LUTZ BUSINESS INSIGHTS
On February 3, 2017 President Trump issued a memorandum ordering the Labor Department to review the “fiduciary rule” that is slated for partial implementation on April 10, 2017 with full implementation on January 1, 2018. While most expect there will be a potential delay, the final outcome is still not clear.
The rule was designed to require financial advisers of retirement plans to acknowledge their fiduciary status. As such, they would need to disclose any potential conflicts of interest, meaning that they would now be bound by law to act in the best interest of their customer. The rule does not change the plan sponsors existing fiduciary duty to their employees under ERISA, but would hold advisors to a higher fiduciary standard. A delay would mean business as usual where advisors may proceed as a non-fiduciary.
REVIEW YOUR PLAN DESIGN AND INVESTMENT DIVERSIFICATION
Companies evolve over time, including periods of growth or downsizing, so retirement plans may need to be adjusted accordingly. Plan sponsors should review their retirement plan design every few years to ensure that it still fits their company’s goals and employees’ needs. As a part of this review, you should make sure the plan offers a proper investment lineup allowing your employees to build a fully diversified portfolio.
REVIEW YOUR PLAN EXPENSES
Deciphering exactly what you are paying in plan expenses can be difficult for plan sponsors and participants to determine. Fee disclosure regulations of 2012 require plan providers to show details of the fees they charge. This has made fee information readily available to plan sponsors and participants. As a plan sponsor, make sure you are reviewing these fee disclosures and evaluating the various services you are receiving independently. You are not required to pay the lowest plan expenses, but the fees must be reasonable for the level of services received. What is deemed to be “reasonable” is somewhat of a grey area determined by many things such as services received, amount of assets, employee count, and plan design. Thus, it is critical to have a documented decision making process in place to evaluate plan expenses.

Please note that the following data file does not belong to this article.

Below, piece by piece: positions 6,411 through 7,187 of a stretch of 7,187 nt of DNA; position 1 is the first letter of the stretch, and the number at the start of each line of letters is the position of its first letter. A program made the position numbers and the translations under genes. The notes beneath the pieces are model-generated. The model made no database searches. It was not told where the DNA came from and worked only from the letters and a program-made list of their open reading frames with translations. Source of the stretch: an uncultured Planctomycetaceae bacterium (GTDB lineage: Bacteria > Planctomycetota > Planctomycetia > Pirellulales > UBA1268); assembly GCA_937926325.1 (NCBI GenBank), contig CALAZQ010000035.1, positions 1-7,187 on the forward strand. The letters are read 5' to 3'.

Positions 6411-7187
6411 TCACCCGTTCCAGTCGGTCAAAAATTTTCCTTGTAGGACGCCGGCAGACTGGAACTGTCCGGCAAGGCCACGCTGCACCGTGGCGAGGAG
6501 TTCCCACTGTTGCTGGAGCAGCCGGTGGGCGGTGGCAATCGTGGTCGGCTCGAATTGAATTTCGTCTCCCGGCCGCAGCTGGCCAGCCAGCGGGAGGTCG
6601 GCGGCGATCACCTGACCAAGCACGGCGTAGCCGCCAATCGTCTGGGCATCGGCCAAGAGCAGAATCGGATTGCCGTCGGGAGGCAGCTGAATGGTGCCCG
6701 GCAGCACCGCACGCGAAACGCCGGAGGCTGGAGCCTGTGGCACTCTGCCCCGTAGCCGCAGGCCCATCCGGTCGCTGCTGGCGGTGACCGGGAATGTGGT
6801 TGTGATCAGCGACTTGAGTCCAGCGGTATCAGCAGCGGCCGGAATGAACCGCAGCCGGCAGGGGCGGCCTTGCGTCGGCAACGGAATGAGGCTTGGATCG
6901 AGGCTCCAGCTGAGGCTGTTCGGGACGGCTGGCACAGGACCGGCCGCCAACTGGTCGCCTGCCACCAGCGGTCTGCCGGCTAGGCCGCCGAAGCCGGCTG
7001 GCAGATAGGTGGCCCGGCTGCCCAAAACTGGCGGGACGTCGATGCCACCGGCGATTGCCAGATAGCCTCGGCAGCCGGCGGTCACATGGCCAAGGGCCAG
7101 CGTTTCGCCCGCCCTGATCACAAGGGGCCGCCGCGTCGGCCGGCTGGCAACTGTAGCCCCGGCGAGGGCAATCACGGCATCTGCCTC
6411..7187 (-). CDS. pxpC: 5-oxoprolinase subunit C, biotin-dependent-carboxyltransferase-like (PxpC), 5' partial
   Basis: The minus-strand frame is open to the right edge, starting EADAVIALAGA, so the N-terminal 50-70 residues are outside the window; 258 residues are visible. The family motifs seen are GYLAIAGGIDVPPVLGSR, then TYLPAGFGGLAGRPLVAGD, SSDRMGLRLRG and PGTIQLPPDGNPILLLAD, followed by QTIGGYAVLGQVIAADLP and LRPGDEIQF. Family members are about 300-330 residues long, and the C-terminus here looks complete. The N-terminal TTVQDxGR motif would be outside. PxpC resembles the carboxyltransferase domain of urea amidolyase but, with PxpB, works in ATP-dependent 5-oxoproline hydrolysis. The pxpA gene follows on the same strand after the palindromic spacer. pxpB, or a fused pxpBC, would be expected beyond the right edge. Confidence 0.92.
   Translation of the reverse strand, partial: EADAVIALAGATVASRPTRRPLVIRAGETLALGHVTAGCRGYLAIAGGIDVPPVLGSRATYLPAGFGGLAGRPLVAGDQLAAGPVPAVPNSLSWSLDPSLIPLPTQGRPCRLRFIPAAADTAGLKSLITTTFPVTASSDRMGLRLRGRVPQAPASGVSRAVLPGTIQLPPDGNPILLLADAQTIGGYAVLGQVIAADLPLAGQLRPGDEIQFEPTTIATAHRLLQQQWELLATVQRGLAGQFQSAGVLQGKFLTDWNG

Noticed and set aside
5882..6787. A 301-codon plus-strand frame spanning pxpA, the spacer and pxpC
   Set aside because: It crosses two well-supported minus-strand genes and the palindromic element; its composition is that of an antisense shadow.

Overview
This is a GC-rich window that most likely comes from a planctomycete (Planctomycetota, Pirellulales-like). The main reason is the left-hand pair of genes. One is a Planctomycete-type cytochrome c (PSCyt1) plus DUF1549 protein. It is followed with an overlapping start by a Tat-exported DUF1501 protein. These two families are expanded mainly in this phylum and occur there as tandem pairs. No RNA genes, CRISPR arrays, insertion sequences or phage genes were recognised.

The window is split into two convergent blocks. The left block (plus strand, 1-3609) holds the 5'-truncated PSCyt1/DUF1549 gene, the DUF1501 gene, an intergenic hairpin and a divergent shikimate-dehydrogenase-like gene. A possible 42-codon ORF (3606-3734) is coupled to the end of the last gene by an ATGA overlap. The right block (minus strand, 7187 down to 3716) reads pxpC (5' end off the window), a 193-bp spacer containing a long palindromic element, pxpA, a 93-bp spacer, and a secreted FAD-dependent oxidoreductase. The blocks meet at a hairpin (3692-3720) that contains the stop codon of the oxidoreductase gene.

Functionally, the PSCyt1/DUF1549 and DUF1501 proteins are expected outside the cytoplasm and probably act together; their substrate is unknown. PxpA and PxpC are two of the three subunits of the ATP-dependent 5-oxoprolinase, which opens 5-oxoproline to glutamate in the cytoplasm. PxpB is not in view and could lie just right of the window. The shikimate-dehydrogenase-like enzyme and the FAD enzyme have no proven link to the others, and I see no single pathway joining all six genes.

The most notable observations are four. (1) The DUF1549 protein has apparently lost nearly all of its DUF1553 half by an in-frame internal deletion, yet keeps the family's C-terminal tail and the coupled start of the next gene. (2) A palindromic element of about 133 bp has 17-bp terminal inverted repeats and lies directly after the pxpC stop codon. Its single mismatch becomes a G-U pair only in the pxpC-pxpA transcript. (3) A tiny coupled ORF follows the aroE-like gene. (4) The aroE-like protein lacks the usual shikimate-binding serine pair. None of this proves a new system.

UNDERSTAND YOUR RESPONSIBILITY [SHARE CLASSES, REVENUE SHARING AND PROPRIETARY FUNDS]
As a plan sponsor, it is your duty under ERISA to act prudently in the selection and continued monitoring of the plans’ investments. That includes determining the proper share class of mutual funds used in the plan. Making sure you have the lowest cost share class available can help as you document a prudent decision making process. Again, if you don’t know, ask your provider what share class you have and what share classes are available to you.
Funds that pay revenue sharing and 12b-1 fees tend to be more expensive. This can also make it difficult for plan sponsors and plan participants to determine the fees attached to a specific service. In many cases revenue sharing funds are used as a way to provide additional revenue to record keepers, third party administrators, and advisors.
Also, review the use of proprietary funds provided by your service providers. Ensure the funds are in your plans investment lineup based solely on merit and not for some alternative reason such as providing your record keeper with additional revenue. Transparency is critical. The lack of plan sponsors having a process to determine excessive fees, expensive share classes, and the use of proprietary funds have all been common areas of recent litigation.
GET YOUR PLAN REVIEWED
A common misconception is that many plan sponsors feel that they have delegated their fiduciary responsibility to the plan providers. In reality, these plan providers are hired to perform a specific service at the direction of the plan sponsors…where the ultimate liability still rests. Now is the time to review your plan and answer the following questions:
☐ Is my advisor a fiduciary?
☐ Has my plan design evolved with my company?
☐ Is my investment lineup diversified?
☐ Am I in the proper share class?
☐ What are my total plan expenses?
☐ Is my plan documentation adequate?
ABOUT THE AUTHOR
CHRIS WAGNER, CHFC®, CFP®, CPFA® + INVESTMENT ADVISER
Chris Wagner is an Investment Adviser at Lutz Financial. With 15+ years of relevant experience, he specializes in providing company and corporate retirement plan consulting and investment advisory services. He lives in Elkhorn, NE, with his wife Kristin, and children Brynn and Owen.
AREAS OF FOCUS
- Retirement Plan Consulting
- Investment Product Analysis
- Provider and Fee Benchmarking
- Fiduciary Guidance
- Plan Design Analysis
- Investment Advisory Services
- Participant Education
AFFILIATIONS AND CREDENTIALS
- National Association of Plan Advisors, Member
- CERTIFIED FINANCIAL PLANNER®
- Certified Plan Fiduciary Advisor®
- Chartered Financial Consultant
- BSBA in Marketing, Midland University, Fremont, NE
- American College of Financial Services, Bryn Mawr, PA
- Knights of Columbus, Member
- St. Wenceslaus, Volunteer Coach
- Tax Credits Increase for Companies Establishing a Retirement Plan in 2020!
- Selecting and Monitoring Service Providers
- Strategies to Minimize Fiduciary Liability
- 3(21) and 3(38) Fiduciary Services
- Tips for Administering a Prudent Retirement Plan
- The 2017 To-Do List for 401(k) Plans
- October 1st Safe Harbor 401k Deadline
- How Are You Paying the Company's Retirement Plan Expenses?
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